Letter to Eduard Bernstein, April 14, 1881

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To Eduard Bernstein in Zurich

London, 14 April 1881[edit source]

Dear Mr Bernstein,

Very many thanks for the excerpt — for numerous reasons, however, it is desirable that we should read the full text of the relevant speeches. Kautsky will already have asked you to let us have the shorthand report for a day or two. So much has been said in the Reichstag and Landtags that would have been better left unsaid that we cannot express an opinion on such matters unless we are fully acquainted with the case.

Your announcement that you wished to resign from the paper[1] came as a most unpleasant surprise. We can see absolutely no reason for it and it would give us great pleasure if you were to reconsider your decision. You have edited the paper ably from the outset, have given it the right tone, at the same time developing the humorous side it needed. Erudition in a newspaper editor is far less important than the ability speedily to interpret things from the aspect that matters, and this you have nearly always done. Kautsky, for example, would never be able to do that; he always has too many secondary viewpoints, which is perfectly all right for longish articles in a revue, but in the case of a paper, where rapid decisions are called for, frequently makes it impossible to see the wood for the trees, and that mustn’t happen in a party organ. Alongside you, Kautsky would be quite all right, but on his own he would, I’m afraid, be all too often prevented by qualms of conscience over theory from following up a crucial advantage as unswervingly as is required by the Sozialdemokrat. I don’t see who could take your place at this juncture, so long as Liebknecht remains in jail and doesn’t go to Zurich, which would be senseless except in an emergency, since there’s much more need of him in the Reichstag. So you’ll have to stay on after all whether you like it or not.

If we have not yet come forward directly and by name in the Sozialdemokrat, the fault, I do assure you, does not lie with your editorship of this paper up till now. On the contrary. It lies with the very statements made in Germany I alluded to at the beginning. Admittedly, we have been promised that this won’t recur and that the revolutionary nature of the party is to be plainly spelled out and adhered to. But we should like to see evidence of it first, nor do we have any great confidence (rather the reverse) in the revolutionary bent of certain of these gentlemen, and that is precisely why it is most desirable that we should have the stenographic reports of the speeches made by all our deputies. After you have used them you can easily send them over here for a day or two; I guarantee their prompt return. That will help to clear away the last obstacles that still exist — through no fault of our own — between ourselves and the party in Germany. This in confidence.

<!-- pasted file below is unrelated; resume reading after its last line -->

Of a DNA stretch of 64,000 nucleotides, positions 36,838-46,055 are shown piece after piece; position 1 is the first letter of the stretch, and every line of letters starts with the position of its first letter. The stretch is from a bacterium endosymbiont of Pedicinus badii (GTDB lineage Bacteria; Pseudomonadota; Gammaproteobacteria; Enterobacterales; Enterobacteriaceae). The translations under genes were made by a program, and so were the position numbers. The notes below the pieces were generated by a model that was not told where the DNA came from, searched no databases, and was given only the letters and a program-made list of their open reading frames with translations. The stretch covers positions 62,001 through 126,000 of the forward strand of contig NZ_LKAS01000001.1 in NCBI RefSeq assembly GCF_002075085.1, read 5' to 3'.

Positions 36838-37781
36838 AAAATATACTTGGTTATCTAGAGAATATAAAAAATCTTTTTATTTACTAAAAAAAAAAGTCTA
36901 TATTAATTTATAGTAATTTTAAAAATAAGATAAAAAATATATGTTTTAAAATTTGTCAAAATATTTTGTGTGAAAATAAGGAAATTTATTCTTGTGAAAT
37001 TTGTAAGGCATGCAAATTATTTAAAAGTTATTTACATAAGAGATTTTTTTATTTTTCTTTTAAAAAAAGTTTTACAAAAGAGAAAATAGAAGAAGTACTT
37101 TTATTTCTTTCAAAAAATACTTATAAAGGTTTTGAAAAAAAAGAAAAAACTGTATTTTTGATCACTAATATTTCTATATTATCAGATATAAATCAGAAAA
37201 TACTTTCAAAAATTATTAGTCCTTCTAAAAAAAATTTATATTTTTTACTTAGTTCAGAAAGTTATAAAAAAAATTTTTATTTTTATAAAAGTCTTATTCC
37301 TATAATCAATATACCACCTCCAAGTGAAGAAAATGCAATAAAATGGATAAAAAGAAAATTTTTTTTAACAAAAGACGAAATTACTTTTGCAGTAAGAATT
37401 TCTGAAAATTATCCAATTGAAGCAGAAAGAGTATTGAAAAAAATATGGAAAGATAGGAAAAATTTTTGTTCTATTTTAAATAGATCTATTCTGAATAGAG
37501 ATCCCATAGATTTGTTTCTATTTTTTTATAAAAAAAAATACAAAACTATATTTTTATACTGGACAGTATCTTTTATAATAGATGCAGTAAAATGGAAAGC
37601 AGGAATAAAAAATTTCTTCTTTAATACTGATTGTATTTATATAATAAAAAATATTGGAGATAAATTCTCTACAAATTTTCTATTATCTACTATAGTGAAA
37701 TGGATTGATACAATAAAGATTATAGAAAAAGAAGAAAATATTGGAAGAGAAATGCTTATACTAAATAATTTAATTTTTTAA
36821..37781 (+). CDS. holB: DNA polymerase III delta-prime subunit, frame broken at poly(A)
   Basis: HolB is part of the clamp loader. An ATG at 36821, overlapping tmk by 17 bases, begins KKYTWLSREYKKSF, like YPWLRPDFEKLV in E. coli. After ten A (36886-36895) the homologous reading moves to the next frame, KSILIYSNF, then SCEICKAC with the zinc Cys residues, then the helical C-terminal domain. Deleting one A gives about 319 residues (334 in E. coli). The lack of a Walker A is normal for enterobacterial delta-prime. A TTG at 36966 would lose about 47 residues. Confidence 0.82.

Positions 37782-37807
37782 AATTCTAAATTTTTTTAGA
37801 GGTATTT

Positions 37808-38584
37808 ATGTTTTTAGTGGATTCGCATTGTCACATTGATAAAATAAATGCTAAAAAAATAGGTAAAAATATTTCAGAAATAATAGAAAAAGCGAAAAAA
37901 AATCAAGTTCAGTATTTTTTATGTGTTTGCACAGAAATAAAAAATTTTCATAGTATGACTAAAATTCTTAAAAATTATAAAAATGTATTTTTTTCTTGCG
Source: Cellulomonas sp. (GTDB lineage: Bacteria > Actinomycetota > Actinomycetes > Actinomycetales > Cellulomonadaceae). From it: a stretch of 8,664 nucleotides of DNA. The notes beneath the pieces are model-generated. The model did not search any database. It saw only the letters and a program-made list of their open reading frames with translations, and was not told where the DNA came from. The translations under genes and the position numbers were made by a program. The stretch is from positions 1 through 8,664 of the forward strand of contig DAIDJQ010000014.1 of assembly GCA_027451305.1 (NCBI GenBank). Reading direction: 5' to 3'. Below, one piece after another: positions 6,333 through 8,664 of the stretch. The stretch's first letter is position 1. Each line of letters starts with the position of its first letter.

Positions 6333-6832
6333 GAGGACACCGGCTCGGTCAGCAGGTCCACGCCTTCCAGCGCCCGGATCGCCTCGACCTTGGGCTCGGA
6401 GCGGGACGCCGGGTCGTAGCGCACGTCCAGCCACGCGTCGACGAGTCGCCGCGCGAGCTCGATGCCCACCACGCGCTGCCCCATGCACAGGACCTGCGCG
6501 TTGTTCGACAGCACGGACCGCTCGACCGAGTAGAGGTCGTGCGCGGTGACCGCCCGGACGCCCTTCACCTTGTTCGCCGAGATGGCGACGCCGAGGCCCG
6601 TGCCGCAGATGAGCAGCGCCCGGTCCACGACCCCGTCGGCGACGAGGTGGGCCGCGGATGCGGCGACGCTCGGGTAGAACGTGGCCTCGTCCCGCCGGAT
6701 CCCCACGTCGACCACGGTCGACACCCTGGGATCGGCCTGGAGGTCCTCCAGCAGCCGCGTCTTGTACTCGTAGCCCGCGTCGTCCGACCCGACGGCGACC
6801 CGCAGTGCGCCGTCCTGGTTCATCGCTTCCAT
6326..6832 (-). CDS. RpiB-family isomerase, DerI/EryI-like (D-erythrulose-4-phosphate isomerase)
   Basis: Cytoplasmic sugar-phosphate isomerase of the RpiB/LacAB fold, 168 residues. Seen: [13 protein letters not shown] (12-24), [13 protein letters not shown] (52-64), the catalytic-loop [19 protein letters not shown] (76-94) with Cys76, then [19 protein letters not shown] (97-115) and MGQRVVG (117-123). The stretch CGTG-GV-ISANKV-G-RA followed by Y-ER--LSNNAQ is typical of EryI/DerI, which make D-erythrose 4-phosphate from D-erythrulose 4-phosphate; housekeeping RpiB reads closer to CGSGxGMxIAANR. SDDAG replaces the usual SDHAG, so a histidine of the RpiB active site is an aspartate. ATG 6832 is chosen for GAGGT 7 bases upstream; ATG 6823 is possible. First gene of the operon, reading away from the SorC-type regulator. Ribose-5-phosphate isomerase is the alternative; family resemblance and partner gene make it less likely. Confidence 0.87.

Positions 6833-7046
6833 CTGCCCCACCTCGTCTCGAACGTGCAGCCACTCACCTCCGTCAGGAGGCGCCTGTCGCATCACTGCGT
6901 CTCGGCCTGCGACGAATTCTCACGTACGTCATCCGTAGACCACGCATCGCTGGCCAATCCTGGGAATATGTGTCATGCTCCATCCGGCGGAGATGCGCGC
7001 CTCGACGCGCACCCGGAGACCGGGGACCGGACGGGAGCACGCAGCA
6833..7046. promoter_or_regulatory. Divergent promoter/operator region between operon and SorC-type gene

It would seem that Gladstone has paved the way for the triumph of Most. It’s hardly likely that 12 jurors will be found who will unanimously find Most guilty, and, if only one finds him innocent, the case will fall to the ground. Admittedly, he can be brought before another jury, but this hardly ever happens. On top ofthat, however, the 1861 Act, 143 under which Most is being charged, has never been applied before and by and large it is the opinion of jurists that the wording is inapplicable to the case.

Argyll’s retirement from the Ministry because the Irish Land Bill gives the tenants a certain co-ownership of the land is a bad omen for the fate of the Bill in the Upper House. In the meantime Parnell has successfully begun his agitation tour of England in Manchester. The position of the big liberal coalition is becoming more and more critical. Everything here seems to go slowly, but it is so much more thorough.

So don’t be deterred by the initial difficulties; don’t lose heart but carry on editing just as before. If the worst comes to the worst, you could write to Leipzig and ask them to send you an assistant. That would probably be the best way of overcoming the difficulties you have to contend with. Then, when you have taught the new man the ropes, there will still be time enough to talk of resigning.

Kindest regards.


F. Engels